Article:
The saxophone family was invented by the Belgian instrument maker Adolphe Sax in 1840.

The saxophone has proved very popular in military band music, and is commonly used in jazz and classical music. There is substantial repertoire of concert music in the classical idiom for the members of the saxophone family. Saxophone players are called saxophonists.

The Bassoon

The bassoon is a woodwind instrument in the double reed family that typically plays music written in the bass and tenor clefs, and occasionally the treble.

Appearing in its modern form in the 19th century, the bassoon figures prominently in orchestral, concert band and chamber music literature. 

The Pipe Organ

The pipe organ is a musical instrument commonly used in churches or cathedrals that produces sound by driving pressurized air (called wind) through pipes selected via a keyboard. 

 

Most organs have multiple ranks of pipes of differing timbre, pitch and loudness that the player can employ singly or in combination through the use of controls called stops.

A pipe organ has one or more keyboards (called manuals) played by the hands, and a pedalboard played by the feet, each of which has its own group of stops.

The organ's continuous supply of wind allows it to sustain notes for as long as the corresponding keys are depressed, unlike the piano and harpsichord whose sound begins to decay immediately after attack.

Pipe organs are installed in churches, synagogues, concert halls, and other public buildings and are used for the performance of classical music, sacred music, secular music and popular music. 

Brass

A brass instrument is a musical instrument that produces sound by sympathetic vibration of air in a tubular resonator in sympathy with the vibration of the player's lips.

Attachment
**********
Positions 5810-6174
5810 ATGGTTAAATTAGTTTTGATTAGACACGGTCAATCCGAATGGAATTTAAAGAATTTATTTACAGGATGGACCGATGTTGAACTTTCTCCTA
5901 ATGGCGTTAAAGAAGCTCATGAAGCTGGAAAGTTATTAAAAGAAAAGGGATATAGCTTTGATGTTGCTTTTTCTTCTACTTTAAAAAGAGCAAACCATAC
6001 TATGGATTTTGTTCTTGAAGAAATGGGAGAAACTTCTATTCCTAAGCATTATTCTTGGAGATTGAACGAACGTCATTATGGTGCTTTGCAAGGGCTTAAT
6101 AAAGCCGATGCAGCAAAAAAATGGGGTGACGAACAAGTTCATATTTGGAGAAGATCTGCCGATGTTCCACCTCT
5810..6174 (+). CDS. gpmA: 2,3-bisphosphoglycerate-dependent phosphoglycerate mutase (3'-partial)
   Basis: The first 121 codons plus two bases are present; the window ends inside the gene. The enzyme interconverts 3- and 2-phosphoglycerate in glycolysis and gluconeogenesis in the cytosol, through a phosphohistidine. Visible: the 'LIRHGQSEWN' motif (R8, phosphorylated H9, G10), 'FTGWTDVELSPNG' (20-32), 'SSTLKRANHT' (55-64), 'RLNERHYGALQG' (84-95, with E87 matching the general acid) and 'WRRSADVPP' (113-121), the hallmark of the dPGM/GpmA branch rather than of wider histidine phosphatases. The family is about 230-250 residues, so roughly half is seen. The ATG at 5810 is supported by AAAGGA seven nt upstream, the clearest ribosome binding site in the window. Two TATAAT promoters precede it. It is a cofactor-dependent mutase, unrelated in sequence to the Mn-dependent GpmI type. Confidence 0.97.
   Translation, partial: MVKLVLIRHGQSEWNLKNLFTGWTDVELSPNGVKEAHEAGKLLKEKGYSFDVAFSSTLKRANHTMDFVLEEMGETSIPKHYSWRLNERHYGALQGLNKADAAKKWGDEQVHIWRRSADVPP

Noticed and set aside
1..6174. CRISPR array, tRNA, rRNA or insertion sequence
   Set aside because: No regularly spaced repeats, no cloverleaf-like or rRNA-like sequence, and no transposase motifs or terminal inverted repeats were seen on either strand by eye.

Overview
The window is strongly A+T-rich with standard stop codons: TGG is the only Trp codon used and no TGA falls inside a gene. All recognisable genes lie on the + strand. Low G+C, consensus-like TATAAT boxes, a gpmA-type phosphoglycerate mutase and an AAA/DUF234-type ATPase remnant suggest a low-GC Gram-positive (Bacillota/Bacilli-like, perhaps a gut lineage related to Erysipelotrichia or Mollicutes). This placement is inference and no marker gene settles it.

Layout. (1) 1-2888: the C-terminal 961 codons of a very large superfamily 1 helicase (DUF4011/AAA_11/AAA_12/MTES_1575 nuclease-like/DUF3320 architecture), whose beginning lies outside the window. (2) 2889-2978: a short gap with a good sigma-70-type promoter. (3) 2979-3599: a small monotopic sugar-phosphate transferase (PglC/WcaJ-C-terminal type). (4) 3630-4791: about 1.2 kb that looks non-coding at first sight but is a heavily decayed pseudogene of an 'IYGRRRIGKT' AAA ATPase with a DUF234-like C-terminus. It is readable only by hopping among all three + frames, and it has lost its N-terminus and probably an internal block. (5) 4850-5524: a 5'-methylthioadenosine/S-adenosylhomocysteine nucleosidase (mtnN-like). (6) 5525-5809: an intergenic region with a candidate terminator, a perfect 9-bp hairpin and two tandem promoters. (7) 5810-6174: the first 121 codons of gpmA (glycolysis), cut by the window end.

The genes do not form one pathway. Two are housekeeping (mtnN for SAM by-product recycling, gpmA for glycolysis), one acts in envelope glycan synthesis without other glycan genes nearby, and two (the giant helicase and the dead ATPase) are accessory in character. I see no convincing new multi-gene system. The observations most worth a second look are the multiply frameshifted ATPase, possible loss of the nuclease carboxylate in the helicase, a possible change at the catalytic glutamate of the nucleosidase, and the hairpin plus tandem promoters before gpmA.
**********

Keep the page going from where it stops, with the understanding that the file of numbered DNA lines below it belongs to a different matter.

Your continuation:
The view of most scholars is that the term "brass instrument" should be defined by the way the sound is made, as above, and not by whether the instrument is actually made of brass. 

Trumpet

A trumpet is the highest register in the brass family. Trumpets are among the oldest musical instruments, dating back to at least 1500 BC. They are played by blowing air through closed lips, producing a "buzzing" sound that starts a standing wave vibration in the air column inside the instrument. 

Horn

The horn, also known as the French horn, is a brass instrument made of tubing more than 20 feet (6.1 m) long, wrapped into a coil with a flared bell.

Descended from the natural horn, the instrument is often informally known as the French horn. However, this is technically incorrect since the instrument is not French in origin, but German. 

Pitch is controlled through the adjustment of lip tension in the mouthpiece and the operation of valves by the left hand, which route the air into extra tubing.

Pitch may also be controlled by the position of the hand in the bell since the hand is acoustically beneficial to the horn because it shortens the diameter of the bell.

Rob Heasman - Trumpet

"The very thought of you"

Ray Noble

Cat Anderson - Trumpet

Improvisation

Erik Ruske - Horn

Parable VIII for solo Horn, op.120

Vicent Persichetti

Ximo Vicedo - Trombone

Elegy for a mippy II

Leonard Bernstein

David McLemore - Tuba

Capriccio for Tuba

Penderecki

Score: Sevillana